Rahma Diaa Work published in: One World, ARIJ, Climate Tracker, Aleyada, Scientific American Arabic

Diaa has produced a body of fine journalism in a region where climate reporting is especially challenging, particularly for women. Diaa has reported a wide range of intersectional climate change stories that impact her community, such as the health impacts of the increased use of coal in Egypt, water scarcity in Iraq, and women at work on the front lines of climate change.


The Media Isn’t Ready to Cover Climate ApartheidThe Nation
By Michelle Garcia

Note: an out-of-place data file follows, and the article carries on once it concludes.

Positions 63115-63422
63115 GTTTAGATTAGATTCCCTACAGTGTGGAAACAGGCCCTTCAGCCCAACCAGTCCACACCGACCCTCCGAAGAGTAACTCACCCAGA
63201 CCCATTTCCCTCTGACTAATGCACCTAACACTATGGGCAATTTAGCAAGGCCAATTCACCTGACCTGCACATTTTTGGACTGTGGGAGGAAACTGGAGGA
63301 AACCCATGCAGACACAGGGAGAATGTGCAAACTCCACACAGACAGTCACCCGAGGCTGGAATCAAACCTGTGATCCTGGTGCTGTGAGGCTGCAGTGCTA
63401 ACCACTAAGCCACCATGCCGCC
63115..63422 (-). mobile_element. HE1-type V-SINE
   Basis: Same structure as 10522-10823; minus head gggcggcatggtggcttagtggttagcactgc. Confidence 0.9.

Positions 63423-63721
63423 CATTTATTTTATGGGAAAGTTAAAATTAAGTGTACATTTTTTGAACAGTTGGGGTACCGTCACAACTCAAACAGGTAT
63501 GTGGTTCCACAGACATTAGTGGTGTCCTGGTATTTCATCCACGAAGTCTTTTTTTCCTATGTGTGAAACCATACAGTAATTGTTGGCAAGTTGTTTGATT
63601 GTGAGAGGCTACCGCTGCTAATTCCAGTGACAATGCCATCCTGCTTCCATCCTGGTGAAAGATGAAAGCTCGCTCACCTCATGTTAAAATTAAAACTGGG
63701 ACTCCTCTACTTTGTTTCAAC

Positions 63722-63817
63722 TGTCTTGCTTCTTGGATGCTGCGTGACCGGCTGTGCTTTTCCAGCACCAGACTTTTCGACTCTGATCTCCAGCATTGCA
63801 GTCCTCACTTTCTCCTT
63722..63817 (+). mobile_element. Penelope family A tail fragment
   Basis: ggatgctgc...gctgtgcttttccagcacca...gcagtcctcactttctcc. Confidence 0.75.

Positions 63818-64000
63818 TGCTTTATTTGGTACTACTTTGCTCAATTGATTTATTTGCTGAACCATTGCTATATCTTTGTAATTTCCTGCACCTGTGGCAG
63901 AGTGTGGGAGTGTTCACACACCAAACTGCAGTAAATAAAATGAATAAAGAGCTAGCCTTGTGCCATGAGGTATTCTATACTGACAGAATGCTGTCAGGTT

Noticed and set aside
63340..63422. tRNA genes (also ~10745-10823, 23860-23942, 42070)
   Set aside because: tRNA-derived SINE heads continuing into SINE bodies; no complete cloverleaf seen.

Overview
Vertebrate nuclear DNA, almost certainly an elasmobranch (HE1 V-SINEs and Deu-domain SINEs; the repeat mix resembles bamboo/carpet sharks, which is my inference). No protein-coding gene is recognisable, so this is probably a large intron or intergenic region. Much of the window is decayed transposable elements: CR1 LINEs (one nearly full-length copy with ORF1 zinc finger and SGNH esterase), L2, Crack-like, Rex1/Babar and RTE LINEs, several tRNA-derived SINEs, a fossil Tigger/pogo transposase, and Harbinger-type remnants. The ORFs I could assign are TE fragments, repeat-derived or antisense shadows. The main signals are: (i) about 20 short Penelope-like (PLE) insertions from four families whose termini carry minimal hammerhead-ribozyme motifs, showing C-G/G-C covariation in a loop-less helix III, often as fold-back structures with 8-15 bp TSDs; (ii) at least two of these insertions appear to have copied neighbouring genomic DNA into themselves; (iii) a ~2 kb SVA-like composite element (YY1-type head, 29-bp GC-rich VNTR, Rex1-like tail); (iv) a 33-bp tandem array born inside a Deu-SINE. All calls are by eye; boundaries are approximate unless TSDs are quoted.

Observing the media’s tendency in the early months of the COVID-19 pandemic to focus on the experiences of mostly white and relatively affluent communities while ignoring the inequalities faced by poorer groups and communities of colors, Garcia questioned the media’s preparedness to use a more inclusive lens as it covers the climate crisis.  This commentary was seen as a needed corrective and a call to action for journalists to do better.


The Sound of Icebergs Melting: My Journey into the AntarcticThe Guardian
By Jonathan Watts 

Using evocative multimedia elements to transport readers to the Antarctic, this piece took readers on a sensory journey to the frontline of the climate emergency.  Watt’s storytelling reveals both ominous evidence of glacial melt as well as hopeful signs that concerted action can make a difference.

Breaking News

Jake Spring’s Breaking News Coverage on Brazil’s EnvironmentReuters
By Jake Spring